No, You Can’t Buy Google’s SXSW Talking Shoe
Google has been showing off a talking shoe at this year’s South by Southwest (SXSW) festival. The shoe monitors the wearer’s activity on Google’s playground at the event, and either gives encouragement or snarky remarks based on level of movement. Whether that sounds like something you’d want to buy or not is irrelevant, because Google has already said it’s not something they’re looking to put into production.
The shoe has a built-in Arduino board connected to a gyroscope, accelerometer, and pedometer. What does it do with this technology? It judges you of course. Lounging around while wearing your Google Talking Shoe? Expect snide comments delivered in the voice of a judgmental British man. If you’re really hustling your way around the obstacles at the playground Google has set up for SXSW, you can expect some words of encouragement.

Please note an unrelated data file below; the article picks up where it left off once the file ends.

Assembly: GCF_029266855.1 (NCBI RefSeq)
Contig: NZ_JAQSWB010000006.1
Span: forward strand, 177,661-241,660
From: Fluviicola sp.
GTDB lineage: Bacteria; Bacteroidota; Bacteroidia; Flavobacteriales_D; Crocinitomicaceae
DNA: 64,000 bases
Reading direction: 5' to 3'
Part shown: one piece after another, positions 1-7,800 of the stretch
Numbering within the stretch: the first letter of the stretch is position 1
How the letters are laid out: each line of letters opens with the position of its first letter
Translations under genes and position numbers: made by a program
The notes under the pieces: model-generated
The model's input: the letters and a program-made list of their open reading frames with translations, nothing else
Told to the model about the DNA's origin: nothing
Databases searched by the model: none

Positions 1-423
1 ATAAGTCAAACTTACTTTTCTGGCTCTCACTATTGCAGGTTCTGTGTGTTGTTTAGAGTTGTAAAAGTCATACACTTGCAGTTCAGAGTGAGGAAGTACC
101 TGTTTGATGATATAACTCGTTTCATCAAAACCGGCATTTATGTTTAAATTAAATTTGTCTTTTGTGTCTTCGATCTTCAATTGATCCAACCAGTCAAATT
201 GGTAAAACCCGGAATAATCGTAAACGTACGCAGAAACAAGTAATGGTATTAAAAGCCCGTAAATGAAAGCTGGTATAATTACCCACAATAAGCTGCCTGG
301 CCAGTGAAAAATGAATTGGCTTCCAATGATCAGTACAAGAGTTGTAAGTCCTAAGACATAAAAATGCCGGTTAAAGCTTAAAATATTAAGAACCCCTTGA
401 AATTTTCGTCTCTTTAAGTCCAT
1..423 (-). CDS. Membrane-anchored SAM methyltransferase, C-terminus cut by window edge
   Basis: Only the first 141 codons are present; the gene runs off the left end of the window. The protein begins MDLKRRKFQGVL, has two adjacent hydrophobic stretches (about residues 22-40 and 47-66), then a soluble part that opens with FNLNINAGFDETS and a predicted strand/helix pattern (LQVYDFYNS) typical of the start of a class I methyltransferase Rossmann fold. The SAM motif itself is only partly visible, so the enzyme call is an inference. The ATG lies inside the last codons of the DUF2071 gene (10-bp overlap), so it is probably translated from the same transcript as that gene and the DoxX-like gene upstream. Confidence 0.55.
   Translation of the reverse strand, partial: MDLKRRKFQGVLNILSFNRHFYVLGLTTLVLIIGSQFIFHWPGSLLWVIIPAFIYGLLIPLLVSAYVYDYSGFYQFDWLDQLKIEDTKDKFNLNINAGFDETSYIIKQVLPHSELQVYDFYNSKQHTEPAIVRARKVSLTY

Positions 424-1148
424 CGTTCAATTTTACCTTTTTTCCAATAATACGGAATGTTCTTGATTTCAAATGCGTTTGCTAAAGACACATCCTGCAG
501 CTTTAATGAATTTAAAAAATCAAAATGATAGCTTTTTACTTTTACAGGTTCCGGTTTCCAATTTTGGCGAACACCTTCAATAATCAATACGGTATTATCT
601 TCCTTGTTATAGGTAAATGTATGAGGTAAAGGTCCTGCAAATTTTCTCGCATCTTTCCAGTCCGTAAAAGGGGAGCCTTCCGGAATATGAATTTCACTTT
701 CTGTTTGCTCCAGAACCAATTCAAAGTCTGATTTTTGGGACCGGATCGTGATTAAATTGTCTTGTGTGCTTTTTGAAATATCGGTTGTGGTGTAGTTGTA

What you can’t expect to do is buy a pair. They aren’t for sale, and Google says the shoes were not designed as a consumer product. The shoes came out of Google’s Art, Copy, & Code initiative which has the slogan “Advertising Re-Imagined.” Sure, Google could have printed up a bunch of posters or made some videos to show at other events to get attention for their company, but instead they made talking shoes and are giving people a chance to play with them in a heavily branded environment. That’s re-imagined advertising if I’ve ever seen it.
Despite the snarky British attitude, the technology in the shoe isn’t anything groundbreaking. The Arduino board and sensors link back to a computer, or a phone, via Bluetooth and process the information to determine the reply. It basically does what most smartphones are capable of already with fitness tracking apps, just presented in a fun way to get people talking about the cool new thing Google did.
Since the shoes won’t be hitting the market any time soon, or probably ever, if you want to get your hands on a pair to try them out, you’d better get to the Google Playground at SXSW before it’s gone, since we don’t know when or if these things will pop up again.
If you can’t make it to SXSW, the folks at The Verge managed to get their hands on a pair, and spoke with Kate Pacher from Google in this video. Check it out here:
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